But last month, Fannie Mae canceled the deal because it couldn’t determine whether the foreclosure had been done properly, and Scheirer is back to square one.
Scheirer has had first-hand experience with the many problems that confront people trying to buy foreclosures. Indeed, purchasing a bank-owned house can be an enormously frustrating experience, marked by unreturned phone calls, unforeseen tax bills, unexpected repair jobs, undisclosed title disputes, liens and legal obstacles.
“The most frustrating part of it was that the seller seemed to be so disinterested,” said Scheirer, 64, who recently retired from his job as a chemical engineer at Exxon Mobil. “I understand that Fannie Mae is selling many, many homes. But I am not sure that they have broken things down into manageable sizes. They could do a better job of handling the process. I’m disappointed.”
For its part, Fannie Mae acknowledged the difficulties it encounters with foreclosed properties.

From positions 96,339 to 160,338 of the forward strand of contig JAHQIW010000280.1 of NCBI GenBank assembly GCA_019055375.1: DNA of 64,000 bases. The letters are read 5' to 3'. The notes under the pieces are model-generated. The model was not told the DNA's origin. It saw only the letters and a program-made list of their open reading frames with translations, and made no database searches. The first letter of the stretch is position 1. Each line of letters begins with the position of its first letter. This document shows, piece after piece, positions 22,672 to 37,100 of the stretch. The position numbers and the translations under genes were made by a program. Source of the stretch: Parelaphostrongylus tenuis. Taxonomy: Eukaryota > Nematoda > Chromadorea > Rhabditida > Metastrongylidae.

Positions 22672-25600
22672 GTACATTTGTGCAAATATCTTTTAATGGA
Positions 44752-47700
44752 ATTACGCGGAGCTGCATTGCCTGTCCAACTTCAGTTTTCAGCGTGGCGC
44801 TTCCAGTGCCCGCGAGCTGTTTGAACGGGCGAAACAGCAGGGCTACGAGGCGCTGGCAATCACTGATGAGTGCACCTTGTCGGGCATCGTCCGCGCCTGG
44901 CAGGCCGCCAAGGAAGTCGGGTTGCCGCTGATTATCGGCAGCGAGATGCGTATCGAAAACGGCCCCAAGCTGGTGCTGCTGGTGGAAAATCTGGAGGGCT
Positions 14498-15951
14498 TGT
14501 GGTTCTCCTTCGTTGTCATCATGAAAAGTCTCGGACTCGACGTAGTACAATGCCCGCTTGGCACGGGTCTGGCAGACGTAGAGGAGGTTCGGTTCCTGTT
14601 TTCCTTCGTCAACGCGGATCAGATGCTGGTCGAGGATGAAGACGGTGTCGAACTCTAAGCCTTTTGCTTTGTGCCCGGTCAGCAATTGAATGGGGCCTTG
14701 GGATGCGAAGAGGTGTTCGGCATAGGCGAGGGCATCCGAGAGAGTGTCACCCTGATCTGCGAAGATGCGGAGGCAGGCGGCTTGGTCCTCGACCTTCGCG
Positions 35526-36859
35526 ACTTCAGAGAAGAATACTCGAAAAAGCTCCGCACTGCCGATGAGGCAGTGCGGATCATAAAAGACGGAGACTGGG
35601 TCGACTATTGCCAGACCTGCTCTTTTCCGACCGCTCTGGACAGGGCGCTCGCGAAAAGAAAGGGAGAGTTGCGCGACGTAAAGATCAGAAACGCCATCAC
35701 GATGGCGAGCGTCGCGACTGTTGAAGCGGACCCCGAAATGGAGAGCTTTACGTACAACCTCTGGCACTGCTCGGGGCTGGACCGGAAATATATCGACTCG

“As with any real estate sale, snags occasionally occur. In this case, outstanding title issues prevented us from being able to convey insurable title,” Fannie Mae spokesman Andrew Wilson said in a statement.
“We extended the contract to give us more time to work at a cure, but ultimately the transaction could not be completed,” Wilson added. “Fannie Mae sells its inventory of properties on www.HomePath.com, and our goal is to sell to owner occupants as often as possible so that neighborhoods can stabilize and recover.”
House hunters seeking this affordable option have yet another obstacle to face: In the Washington area, the supply of foreclosures is dwindling fast amid growing demand.
According to the Bethesda-based data firm RealEstate Business Intelligence (RBI), the number of bank-owned active listings dropped from 2,272 at its peak in March 2009 to 194 last month. And from January 2012 to January 2013, the number of days on the market for foreclosed houses in the region fell from 49 to 30, an indication of strong demand.
Foreclosed properties at the entry-level price point are particularly popular. A bank-owned Prince George’s County home recently sold for $110,000, according to RBI, 66 percent over its $66,000 list price.
“The paperwork was a nightmare. Some of the financing rules are harebrained and take weeks and weeks of documentation,” said Wayne Crews, who in 2010 bought a Fairfax townhouse in foreclosure for $285,000. “But it ended up being a very good decision for me.”